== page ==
I doubt not but you still think that the good which you have done doth far weigh down all the direct and accidental hurt. What that Good is, you know better than I: Dr. Heylin in the Life of Arch-Bishop Laud tells us what some accounted then most desirable; And how much more desirable it is to open the Church doors so wide as that moderate Loyal Romanists may come in, as they did in Queen Elizabeths first years, and to reconcile them by nearer ap∣proaches or concessions, rather than to go further from them to unite with a few in∣considerable Puritans, whose principles are against the Power and Wealth of the Church, we have often heard from others: As also that the ejection of the near two thousand non-conforming Ministers, was the Churches deliverance from them that would have done more hurt within, than they can do without. The converted Priest Mr. Smith, in his Narrative of the Popish Plot, dedicated Page [unnumbered] to the King, nameth more reasons, which I will not name, which some were mo∣ved by.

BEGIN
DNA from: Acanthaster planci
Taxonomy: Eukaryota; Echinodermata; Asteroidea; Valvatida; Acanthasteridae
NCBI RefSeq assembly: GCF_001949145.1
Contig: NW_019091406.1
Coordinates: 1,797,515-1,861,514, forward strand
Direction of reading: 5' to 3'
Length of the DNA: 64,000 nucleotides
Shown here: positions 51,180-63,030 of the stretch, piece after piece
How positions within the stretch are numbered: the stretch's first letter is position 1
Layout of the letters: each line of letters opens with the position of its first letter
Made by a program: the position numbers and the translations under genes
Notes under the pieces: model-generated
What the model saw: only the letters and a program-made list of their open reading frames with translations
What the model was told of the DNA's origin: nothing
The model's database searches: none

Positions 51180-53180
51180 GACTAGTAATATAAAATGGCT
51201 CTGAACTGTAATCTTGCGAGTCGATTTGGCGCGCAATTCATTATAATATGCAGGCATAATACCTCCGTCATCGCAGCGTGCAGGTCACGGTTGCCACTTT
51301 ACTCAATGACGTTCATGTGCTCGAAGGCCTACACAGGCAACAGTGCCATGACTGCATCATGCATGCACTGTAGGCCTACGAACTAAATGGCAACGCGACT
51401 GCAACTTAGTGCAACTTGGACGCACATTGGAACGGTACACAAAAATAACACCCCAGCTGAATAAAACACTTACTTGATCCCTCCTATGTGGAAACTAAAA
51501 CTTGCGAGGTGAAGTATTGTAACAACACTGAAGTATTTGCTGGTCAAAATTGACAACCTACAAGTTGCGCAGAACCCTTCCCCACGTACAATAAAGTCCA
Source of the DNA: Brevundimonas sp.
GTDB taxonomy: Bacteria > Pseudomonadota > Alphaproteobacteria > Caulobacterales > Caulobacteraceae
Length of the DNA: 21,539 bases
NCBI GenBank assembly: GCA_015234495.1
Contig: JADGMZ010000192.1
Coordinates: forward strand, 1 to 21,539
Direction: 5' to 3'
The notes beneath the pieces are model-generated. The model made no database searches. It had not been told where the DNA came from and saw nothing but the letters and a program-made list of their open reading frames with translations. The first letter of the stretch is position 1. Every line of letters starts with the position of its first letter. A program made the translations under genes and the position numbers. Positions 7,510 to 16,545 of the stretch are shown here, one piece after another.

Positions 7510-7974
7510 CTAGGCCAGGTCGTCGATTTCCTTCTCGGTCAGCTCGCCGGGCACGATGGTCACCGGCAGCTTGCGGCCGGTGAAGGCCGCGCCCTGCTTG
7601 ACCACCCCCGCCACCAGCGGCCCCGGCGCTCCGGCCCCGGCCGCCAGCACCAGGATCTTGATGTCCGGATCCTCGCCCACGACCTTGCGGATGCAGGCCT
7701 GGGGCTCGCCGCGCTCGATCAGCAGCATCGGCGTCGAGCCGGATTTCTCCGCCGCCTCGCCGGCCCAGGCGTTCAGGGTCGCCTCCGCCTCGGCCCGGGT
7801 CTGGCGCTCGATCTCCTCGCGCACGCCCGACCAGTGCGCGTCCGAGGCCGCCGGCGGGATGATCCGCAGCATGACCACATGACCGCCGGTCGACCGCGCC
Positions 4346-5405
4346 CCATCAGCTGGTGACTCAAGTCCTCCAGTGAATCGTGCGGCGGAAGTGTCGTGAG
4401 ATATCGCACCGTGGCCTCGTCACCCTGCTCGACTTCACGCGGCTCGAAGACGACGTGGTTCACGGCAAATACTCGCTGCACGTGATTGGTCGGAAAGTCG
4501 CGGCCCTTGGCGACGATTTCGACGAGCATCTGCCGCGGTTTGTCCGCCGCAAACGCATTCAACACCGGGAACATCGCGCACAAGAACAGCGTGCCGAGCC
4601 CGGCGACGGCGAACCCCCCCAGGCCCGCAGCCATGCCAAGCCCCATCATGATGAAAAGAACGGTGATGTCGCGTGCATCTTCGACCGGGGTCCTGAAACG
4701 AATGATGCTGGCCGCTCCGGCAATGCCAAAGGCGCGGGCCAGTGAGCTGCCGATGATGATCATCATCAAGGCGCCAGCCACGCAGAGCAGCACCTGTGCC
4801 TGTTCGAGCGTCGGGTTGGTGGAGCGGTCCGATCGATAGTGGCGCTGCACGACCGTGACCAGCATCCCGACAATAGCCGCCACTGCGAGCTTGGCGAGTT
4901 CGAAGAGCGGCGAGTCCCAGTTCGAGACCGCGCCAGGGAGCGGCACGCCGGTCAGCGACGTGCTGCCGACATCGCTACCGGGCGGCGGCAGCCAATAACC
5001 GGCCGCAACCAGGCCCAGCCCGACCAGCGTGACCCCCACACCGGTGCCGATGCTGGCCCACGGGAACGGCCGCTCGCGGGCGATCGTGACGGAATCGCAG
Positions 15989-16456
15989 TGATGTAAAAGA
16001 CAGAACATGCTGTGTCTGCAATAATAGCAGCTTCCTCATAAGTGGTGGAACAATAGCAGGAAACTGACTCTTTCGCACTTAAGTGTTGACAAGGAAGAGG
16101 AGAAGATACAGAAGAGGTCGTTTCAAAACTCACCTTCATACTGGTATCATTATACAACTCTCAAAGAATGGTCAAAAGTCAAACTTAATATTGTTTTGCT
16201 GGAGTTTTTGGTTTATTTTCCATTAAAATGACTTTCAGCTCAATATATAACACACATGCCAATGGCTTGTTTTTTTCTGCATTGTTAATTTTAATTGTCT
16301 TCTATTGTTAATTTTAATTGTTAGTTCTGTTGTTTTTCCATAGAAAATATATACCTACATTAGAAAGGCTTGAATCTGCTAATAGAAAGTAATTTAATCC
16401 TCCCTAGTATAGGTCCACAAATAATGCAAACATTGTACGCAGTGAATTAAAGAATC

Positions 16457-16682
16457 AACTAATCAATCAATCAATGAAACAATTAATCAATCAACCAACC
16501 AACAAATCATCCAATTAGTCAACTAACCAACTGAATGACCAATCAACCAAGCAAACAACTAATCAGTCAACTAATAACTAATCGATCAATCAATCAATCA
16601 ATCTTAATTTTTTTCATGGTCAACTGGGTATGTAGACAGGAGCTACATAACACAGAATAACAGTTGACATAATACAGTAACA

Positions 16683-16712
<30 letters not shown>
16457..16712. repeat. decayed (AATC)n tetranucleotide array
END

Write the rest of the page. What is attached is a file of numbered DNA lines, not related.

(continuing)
For my part, as with fear I foresaw, so with grief I see, so many hundred Mini∣sters under the restraints and penalties which you know of, of whom I have better thoughts than you have: believing from my heart, by the acquaintance which I have had with very many, that notwith∣standing the faulty former actions of some few of them, and the unjustifiable scruples of others, you cannot name that Nation under heaven out of our Kings Do∣minions, which hath this day so many Mi∣nisters, more sound in doctrine, heart and life, and liker to further mens salvation, than those that in England have been silen∣ced and cast out. Name that countrey if you can! And I believe that Christ hath given us no supernumeraries of such use∣ful men; but if all faithful Ministers Confor∣mists and Non-conformists were employed and encouraged, they would be still too few to do the work upon the ignorant, un∣godly and vicious which is to be done. And considering how many souls a faith∣ful Minister may hope to edifie and save, I consider then how many thousands are like to be losers where such are lost and Page [unnumbered] wanting. It grieveth my soul to see what advantage Satan hath got in England, against that Christian Love which is the life and character of Christs disciples, and to cause wrath, envy, hatred and strife, when God saith, He that hateth his brother is a murde∣rer, and no murderer hath eternal life in him, 1 Joh. 3. 15. It grieveth me to see preachers against preachers, and Churches against Churches, and in Press and Pulpit, Learn∣ing and Oratory imployed to render bre∣thren odious, and keep up a heart war a∣gainst each other, and all this (O fearful) as in the name of Christ, and as for the safe∣ty of the Church and Kingdome. To see families against families, and father against son, and as Guelphes and Gibelines Cities and Countreys in their ordinary discourses (at the least) accusing, contemning, and re∣proaching one another! It grieveth me to think how much first the honour, and then the success of the Ministry on both sides is hereby hindered, and what temptations some have to further injuries which I am loth to name: And how by all this the wicked and Infidels are hardened, the weak are scandalized, the Papists are encoura∣ged to despise us all, and many turn to them, scandalized by our discord, sects are advan∣taged, the Church and Kingdome by divi∣sions Page [unnumbered] weakened, and the King denyed the comfort which he might have in a loving, united and concordant people.